Thursday, May 29, 2008

Dwelling in the Body

I read the books -- I've just been paging through Beck's Therapeutic Massage -- with some impatience. This is a field in which what you can learn from books is limited. I learn most from two things: getting massage, and massaging myself, and thinking about it. When I'm going to work on someone the next day, I lie in bed and try things out. What ways of opening the chest are there? What feels good and right, what awkward and bad? How should a person breathe while I'm pressing in on the ribs?

A wonderful thing about massage school, all along, was that our own bodies were always there for a cheat-sheet, and our teachers were enlightened enough to encourage us to use them. Where does the pronator teres attach? Well, take hold of it and feel it bulge as you pronate the forearm, and find out. It's all right there.

If I have a mission as a therapist, it's to encourage people to explore their own bodies. It's a variation on the theme that I keep returning to: to dwell in our lives, instead of camping in them. Applied to the body, it's: live in this body, here, now, not the perfect body we ought to have or will have. There's so much that can be done to open it, to release what's tight and stuck, to relieve what's suffering. What I was trying to get at a week or two ago, clumsily, is just that the shame so many of us have about the body makes us stupid about it. It makes us neglect to learn the simplest things about it, to take the simplest steps to make it work more comfortably, rest more deeply. It's a profoundly malleable system, in many many ways. Losing thirty pounds may be beyond the power of most of us, but learning to sit untwisted, with nice support for our arms and lumbar spine, is not. Finding our own trigger points and working them out it is simple and pleasurable. Stretching out comfortably -- not trying to lengthen anything or force anything, but just stretching, like a cat -- is almost always an option.

But we'll do none of those things if we're holding our body, as it were, at arm's length. We have to be inside it, be noticing it, and be kindly toward it.

Before I went to massage school I was in physical pain or discomfort, probably, more often than not. The spooky thing is that I didn't even know it. I wasn't paying attention. It becomes normal: the stiff neck, the aching lumbar spine, the shoulders hunched forward, the head thrust down, the breathing rapid and shallow. I didn't realize that I was uncomfortable; I didn't check in often enough to know. I came to think of it as normal that closing my eyes brought relief from a burning sensation, that lying down made my low back gratefully but gingerly let go a desperate clutch.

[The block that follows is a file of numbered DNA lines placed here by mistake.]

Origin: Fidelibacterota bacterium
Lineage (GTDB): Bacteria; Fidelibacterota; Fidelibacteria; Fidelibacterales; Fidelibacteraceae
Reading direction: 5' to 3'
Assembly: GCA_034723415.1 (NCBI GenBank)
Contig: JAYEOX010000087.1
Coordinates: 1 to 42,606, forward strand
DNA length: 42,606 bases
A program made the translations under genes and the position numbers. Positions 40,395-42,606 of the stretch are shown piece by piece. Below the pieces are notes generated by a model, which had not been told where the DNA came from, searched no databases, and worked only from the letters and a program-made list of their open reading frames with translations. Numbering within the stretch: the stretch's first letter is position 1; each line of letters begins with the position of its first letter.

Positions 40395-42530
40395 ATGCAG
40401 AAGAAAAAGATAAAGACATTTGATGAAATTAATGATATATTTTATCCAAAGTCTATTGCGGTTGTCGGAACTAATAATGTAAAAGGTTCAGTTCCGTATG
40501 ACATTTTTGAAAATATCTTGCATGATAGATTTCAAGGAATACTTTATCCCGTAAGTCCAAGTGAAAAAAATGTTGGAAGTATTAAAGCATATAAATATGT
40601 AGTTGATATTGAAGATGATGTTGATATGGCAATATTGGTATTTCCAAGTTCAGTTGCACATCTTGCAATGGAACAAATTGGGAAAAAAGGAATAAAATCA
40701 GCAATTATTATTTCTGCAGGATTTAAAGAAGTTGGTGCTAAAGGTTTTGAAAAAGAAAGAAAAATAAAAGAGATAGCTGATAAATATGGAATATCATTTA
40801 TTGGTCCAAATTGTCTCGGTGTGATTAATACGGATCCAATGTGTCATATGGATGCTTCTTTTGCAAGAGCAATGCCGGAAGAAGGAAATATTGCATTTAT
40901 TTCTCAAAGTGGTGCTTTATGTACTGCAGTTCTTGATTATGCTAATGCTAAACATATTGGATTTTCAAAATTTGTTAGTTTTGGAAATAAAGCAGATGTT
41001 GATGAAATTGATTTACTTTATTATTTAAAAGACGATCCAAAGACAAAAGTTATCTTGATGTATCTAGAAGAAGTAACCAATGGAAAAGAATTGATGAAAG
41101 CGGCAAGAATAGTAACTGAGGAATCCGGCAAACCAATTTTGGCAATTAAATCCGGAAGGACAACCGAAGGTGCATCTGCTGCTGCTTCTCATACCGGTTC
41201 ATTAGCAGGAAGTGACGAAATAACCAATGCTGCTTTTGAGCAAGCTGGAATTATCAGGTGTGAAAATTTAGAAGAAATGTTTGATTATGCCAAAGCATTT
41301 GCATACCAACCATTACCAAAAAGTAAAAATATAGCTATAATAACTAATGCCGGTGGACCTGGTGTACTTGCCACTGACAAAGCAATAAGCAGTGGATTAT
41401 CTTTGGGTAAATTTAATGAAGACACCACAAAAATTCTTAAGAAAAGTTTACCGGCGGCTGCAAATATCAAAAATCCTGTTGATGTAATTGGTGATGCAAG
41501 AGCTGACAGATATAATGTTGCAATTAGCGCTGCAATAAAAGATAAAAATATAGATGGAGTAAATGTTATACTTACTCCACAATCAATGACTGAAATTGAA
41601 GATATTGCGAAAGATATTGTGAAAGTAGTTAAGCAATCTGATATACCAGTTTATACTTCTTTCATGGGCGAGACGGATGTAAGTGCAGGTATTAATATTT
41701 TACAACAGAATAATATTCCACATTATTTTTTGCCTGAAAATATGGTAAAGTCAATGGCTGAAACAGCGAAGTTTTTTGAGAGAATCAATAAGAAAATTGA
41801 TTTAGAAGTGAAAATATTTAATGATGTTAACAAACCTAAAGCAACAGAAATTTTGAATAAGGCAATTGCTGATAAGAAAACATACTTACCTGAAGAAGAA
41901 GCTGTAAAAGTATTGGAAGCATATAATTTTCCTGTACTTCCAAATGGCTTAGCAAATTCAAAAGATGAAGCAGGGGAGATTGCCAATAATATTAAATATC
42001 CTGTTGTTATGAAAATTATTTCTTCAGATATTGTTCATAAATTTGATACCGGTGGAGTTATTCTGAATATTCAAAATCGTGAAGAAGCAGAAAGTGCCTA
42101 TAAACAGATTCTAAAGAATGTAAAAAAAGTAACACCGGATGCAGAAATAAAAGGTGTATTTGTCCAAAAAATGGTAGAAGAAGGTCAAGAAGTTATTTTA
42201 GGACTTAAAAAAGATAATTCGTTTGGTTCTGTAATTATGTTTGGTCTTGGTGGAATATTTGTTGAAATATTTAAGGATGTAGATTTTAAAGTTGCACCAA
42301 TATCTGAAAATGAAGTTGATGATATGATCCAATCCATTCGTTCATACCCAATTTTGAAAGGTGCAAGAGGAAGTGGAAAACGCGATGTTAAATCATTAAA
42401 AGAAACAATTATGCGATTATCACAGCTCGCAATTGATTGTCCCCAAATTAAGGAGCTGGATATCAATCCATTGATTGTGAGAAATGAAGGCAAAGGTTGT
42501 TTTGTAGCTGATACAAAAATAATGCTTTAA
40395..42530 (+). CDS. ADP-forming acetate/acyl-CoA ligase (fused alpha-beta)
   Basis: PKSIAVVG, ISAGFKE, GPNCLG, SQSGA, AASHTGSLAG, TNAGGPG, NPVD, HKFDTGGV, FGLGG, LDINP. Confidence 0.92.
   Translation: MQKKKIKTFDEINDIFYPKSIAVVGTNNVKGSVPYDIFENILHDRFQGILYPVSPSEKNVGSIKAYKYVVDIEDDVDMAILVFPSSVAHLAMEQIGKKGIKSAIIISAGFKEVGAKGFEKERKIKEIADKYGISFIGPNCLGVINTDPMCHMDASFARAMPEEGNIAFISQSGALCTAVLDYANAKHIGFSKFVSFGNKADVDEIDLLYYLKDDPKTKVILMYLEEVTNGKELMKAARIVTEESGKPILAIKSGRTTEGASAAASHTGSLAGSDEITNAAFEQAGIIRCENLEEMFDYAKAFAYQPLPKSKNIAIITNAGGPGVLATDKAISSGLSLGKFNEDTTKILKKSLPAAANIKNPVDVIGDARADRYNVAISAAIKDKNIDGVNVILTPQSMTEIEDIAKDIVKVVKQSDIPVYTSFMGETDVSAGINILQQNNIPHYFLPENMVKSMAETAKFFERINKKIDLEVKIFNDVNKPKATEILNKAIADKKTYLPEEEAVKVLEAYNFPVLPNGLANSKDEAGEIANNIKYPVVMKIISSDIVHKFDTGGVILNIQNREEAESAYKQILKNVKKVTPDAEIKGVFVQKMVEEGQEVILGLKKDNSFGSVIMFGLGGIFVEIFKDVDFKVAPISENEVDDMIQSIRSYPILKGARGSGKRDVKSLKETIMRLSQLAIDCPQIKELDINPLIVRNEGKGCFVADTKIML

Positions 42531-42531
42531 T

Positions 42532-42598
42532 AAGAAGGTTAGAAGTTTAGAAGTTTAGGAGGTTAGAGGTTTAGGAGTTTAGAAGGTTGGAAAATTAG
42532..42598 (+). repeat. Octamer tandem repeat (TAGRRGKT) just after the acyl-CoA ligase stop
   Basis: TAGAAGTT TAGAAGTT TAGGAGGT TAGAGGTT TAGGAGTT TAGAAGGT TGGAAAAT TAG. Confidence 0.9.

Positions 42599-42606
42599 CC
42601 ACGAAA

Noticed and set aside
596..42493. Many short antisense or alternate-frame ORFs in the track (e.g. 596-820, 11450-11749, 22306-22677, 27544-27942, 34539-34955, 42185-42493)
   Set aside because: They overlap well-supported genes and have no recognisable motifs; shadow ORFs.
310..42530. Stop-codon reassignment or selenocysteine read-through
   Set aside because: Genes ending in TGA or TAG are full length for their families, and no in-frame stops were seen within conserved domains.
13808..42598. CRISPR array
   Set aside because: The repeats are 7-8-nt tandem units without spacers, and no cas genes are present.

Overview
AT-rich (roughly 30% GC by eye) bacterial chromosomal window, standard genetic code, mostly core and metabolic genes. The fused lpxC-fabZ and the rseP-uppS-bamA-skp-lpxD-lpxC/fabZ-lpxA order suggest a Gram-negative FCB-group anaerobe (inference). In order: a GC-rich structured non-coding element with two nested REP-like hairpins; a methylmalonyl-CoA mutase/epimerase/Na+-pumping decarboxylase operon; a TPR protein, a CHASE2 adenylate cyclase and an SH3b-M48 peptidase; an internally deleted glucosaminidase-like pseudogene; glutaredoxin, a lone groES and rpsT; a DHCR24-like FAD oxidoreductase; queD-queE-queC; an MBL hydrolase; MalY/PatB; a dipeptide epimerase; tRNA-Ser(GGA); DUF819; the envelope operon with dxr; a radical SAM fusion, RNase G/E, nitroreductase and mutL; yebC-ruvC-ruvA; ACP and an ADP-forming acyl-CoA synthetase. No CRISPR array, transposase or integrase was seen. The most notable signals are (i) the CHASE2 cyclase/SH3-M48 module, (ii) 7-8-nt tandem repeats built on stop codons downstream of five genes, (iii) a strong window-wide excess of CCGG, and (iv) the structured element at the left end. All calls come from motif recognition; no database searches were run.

I used to look at middle-aged or old people, with their bowed shoulders and forward-thrust heads and leaden gait, and wonder how they got that way. Now I know precisely how they got that way.

The body does wear out, no matter what you do. I've no patience with the prophets of eternal youth -- it's another part of the shame culture; now you're supposed to be ashamed of being old, as well as of being fat and wrong-shaped. That's not what I'm getting at. What I'm getting at is a basic attitude of kindliness and openness to the body. Listening to it. Assuming from the start that what hurts hurts for a good reason, and that's there's something you can do for it. Maybe it has to hurt. If so, by all means, bring out your stoicism and just cope. But only after you've explored it and found out what it really is, thought about what you do that makes it better and what you do that makes it worse, after you've experimented with manipulating it, and moving and sitting and resting in different ways. No one else has access to anything like your wealth of information about your own body. It will talk to you, if you'll talk to it.

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